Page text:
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Italy’s Eni says Russia’s Gazprom to reduce gas supply Friday by 50 percent

Eurozone risks recession in case of total Russian gas cut: Lagarde

Italy’s Eni said it will receive only 50 percent of the gas requested Friday from Gazprom, following accusations by Rome the Russian state-backed company was peddling “lies” over a series of cuts.

“Gazprom has announced that it will supply only 50 percent of what is requested (with actual delivered volumes almost unchanged with respect to the amounts delivered yesterday),” reducing supplies for the third day running, Eni said in a statement.

Several European countries, including Italy and Germany, are highly reliant upon Russian gas for their energy needs.

As tensions rage with the West over the Ukraine war, Russia has stepped up the energy pressure, slashing gas supplies to the continent in a move blasted as “political” by both Italy and Germany.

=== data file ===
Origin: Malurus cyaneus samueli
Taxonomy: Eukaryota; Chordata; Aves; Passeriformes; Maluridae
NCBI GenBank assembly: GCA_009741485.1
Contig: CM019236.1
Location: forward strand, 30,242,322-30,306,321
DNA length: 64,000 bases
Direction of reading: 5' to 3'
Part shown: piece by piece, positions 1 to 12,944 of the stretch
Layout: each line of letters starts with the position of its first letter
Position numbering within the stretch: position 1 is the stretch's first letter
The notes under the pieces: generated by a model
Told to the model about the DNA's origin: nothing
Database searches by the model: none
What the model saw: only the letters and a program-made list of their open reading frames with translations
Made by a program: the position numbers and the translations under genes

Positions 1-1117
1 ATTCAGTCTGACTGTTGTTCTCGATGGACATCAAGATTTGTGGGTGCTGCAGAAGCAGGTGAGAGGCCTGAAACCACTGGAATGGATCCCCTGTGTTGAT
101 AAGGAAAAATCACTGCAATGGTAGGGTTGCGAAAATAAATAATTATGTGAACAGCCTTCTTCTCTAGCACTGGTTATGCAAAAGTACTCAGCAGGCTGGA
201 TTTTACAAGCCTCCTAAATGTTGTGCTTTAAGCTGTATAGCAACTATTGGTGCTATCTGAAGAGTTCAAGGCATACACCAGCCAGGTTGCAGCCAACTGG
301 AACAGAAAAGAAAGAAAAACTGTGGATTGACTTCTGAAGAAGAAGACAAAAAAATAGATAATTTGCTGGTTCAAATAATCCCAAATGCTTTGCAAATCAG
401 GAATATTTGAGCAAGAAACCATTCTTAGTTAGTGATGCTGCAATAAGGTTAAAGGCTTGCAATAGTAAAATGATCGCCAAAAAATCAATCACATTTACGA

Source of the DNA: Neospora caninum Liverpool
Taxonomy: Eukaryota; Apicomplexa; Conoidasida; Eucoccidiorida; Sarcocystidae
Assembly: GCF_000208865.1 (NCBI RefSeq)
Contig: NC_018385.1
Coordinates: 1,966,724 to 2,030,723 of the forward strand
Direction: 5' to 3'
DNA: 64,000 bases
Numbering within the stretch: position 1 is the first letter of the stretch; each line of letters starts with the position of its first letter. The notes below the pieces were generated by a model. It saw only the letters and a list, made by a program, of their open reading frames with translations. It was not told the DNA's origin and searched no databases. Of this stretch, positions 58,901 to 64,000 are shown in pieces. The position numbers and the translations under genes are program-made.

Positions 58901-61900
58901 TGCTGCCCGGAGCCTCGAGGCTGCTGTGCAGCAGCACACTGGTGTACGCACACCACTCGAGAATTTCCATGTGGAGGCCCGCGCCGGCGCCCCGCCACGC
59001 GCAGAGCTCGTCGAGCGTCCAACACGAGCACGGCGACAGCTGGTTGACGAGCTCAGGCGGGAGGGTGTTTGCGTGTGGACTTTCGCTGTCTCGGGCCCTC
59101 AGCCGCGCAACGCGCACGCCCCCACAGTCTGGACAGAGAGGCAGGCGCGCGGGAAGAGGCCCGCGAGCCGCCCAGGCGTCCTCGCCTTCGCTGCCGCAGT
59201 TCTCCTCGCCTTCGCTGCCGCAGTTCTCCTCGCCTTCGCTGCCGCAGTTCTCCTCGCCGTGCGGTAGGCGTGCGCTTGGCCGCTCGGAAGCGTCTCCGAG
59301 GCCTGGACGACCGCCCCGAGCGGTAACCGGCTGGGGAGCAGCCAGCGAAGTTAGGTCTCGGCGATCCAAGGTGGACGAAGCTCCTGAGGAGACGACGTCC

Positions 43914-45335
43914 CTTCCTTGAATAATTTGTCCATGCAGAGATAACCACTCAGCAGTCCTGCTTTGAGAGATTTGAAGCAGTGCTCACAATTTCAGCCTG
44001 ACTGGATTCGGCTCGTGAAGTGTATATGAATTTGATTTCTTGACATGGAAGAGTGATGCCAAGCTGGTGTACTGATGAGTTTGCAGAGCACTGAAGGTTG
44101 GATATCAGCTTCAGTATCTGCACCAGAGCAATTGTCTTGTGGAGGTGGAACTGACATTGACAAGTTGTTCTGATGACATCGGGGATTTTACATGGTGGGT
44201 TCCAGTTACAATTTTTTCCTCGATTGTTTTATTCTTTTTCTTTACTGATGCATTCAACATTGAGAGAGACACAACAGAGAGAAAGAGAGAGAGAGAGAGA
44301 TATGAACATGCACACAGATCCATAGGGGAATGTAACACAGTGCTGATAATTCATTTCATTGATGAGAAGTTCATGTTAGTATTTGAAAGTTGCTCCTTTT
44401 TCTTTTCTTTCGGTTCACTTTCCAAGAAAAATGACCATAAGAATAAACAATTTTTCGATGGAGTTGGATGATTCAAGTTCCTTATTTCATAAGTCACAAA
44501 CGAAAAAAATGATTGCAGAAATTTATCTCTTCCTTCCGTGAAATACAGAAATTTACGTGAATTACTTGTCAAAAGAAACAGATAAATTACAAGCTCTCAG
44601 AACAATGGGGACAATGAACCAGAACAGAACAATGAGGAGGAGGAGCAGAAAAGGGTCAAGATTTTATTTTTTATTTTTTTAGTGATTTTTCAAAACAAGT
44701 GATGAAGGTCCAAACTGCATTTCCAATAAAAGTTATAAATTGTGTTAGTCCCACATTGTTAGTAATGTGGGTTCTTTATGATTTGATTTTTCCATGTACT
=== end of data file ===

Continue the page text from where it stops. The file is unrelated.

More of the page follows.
Gazprom said the supply reductions via the Nord Stream pipeline are the result of repair work, but EU officials believe Moscow is punishing allies of Ukraine, where Russian forces launched an invasion in February.

Italian Prime Minister Mario Draghi on Thursday rejected Gazprom’s excuses, saying the reasons “we are told, are technical”.

“We and Germany and others believe that these are lies.”

Draghi said state-owned Gazprom — which has said Moscow has every right to play by its own rules over the cuts — was using the gas supply for “political” ends.

Italy has been seeking to reduce its reliance on Russian gas through alternative sources, while also promising to invest more in renewables.

The gas squeeze, which pushes prices up, “has consequences, not immediately on consumption, but on stockpiling”, Draghi said.

EU countries have scrambled to wean themselves off Russian energy but are divided about imposing a natural gas embargo as several member states are heavily reliant on Moscow’s supplies.

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Agence France-Presse (AFP) is a French state-owned international news agency based in Paris. It is the world's oldest news agency, having been founded in 1835 as Havas.

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